As a result, various local and state governments threatened to divest from Household. ACORN also put pressure on stores like Best Buy that used Household credit cards. At the same time, ACORN Housing Corporation was assisting many Household victims in either refinancing out of their Household loans or at least canceling some of the rip-off services built into their loans, such as credit insurance. ACORN was also getting the word out to stay away from Household.

ACORN wrote up numerous accounts of Household predatory loans and took them to the attorney generals in state after state urging investigations. ACORN similarly pressured federal regulators to act. ACORN assisted borrowers in filing a number of class-action suits against Household targeting those of its practices that were clearly illegal even under existing law. They let Wall Street analysts know what Household stood to lose from these lawsuits, as well as from various reforms that Household periodically announced in its attempt to hold off the pressure.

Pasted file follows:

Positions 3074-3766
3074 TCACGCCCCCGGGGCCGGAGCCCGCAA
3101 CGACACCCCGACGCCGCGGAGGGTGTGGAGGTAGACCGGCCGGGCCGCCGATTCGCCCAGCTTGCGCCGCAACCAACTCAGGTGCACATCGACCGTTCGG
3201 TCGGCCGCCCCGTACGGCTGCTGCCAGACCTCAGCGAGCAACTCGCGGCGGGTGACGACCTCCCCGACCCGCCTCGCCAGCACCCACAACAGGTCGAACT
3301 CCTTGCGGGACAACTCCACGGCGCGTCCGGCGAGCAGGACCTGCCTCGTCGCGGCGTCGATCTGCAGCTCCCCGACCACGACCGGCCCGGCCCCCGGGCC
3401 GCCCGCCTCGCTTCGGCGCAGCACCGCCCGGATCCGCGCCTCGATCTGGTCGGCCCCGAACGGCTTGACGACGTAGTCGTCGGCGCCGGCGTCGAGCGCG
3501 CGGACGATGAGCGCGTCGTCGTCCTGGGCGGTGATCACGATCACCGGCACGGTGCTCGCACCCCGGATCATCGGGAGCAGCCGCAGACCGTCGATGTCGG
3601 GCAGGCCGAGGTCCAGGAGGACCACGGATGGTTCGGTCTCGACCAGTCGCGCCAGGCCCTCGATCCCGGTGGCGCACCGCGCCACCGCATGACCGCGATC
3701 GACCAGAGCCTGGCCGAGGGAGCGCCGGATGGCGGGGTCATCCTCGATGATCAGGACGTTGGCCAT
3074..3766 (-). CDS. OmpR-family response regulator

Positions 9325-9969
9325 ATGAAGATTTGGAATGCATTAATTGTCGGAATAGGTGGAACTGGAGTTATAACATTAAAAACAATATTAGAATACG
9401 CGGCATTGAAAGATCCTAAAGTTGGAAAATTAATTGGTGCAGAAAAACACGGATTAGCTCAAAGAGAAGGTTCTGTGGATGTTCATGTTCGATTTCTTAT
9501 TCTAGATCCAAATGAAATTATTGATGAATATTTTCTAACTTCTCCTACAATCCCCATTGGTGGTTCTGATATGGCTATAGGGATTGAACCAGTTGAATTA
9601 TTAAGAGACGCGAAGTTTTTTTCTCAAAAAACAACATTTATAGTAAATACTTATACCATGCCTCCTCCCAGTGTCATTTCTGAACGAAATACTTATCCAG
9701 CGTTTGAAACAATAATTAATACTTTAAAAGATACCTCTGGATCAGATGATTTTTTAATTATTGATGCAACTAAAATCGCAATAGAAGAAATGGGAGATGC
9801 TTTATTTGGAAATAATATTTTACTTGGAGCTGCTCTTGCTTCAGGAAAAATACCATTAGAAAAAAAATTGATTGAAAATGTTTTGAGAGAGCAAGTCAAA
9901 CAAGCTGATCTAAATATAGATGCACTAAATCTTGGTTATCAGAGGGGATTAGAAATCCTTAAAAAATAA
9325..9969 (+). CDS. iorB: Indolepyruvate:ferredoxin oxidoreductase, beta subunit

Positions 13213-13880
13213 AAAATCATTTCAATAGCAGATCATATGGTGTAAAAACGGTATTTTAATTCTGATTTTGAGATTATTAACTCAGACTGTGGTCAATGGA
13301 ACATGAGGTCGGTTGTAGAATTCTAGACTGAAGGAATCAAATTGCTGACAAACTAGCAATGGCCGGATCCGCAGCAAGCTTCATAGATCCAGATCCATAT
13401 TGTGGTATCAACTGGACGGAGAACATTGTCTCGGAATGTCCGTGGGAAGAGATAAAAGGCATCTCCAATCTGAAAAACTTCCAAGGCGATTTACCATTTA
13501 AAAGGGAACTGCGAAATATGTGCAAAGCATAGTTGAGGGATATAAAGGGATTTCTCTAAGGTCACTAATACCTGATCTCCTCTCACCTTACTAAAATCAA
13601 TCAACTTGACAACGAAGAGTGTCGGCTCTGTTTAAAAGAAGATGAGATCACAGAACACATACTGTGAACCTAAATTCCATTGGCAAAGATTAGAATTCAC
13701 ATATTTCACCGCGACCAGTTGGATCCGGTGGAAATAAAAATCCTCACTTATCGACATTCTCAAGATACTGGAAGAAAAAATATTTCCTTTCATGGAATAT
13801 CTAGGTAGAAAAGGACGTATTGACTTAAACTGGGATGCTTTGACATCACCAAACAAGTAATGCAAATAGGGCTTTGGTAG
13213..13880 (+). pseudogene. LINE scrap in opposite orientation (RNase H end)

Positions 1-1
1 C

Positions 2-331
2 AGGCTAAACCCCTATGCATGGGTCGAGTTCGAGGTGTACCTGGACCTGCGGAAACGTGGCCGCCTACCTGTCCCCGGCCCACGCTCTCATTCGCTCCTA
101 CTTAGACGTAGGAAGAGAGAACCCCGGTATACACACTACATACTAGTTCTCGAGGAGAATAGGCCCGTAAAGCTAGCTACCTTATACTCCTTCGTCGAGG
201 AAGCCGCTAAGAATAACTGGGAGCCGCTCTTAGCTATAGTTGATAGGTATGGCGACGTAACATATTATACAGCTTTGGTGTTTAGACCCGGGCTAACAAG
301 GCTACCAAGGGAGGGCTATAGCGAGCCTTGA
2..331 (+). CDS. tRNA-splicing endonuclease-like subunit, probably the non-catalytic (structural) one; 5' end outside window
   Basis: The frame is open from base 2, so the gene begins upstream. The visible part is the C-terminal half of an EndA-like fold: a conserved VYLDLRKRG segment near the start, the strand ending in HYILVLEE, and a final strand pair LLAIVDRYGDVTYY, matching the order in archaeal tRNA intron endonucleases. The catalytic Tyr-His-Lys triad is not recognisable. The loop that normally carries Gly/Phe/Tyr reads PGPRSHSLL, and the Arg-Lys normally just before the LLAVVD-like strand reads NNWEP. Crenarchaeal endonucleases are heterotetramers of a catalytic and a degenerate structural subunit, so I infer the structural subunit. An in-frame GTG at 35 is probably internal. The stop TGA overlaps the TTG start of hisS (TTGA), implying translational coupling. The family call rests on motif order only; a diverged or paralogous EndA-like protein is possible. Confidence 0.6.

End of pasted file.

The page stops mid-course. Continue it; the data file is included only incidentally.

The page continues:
But ACORN members never let up. They protested again and again at Household offices and held press conferences in front of homes about to be lost to Household. They protested the secondary market that was putting up capital for these predatory loans and they held a major protest at the trade group that lobbied in Washington for Household and its fellow sharks. Then, in the summer of 2002, in the wealthy suburbs north of Chicago, victims of Household from around the country poured out of busses by the thousands onto the lawns of the board members and the CEO of Household. They knocked on doors and spoke to those who had hurt them from a distance. When the police made them leave, ACORN members plastered “Wanted” posters all over the neighborhood telling the board members’ neighbors what crimes the Household executives were guilty of.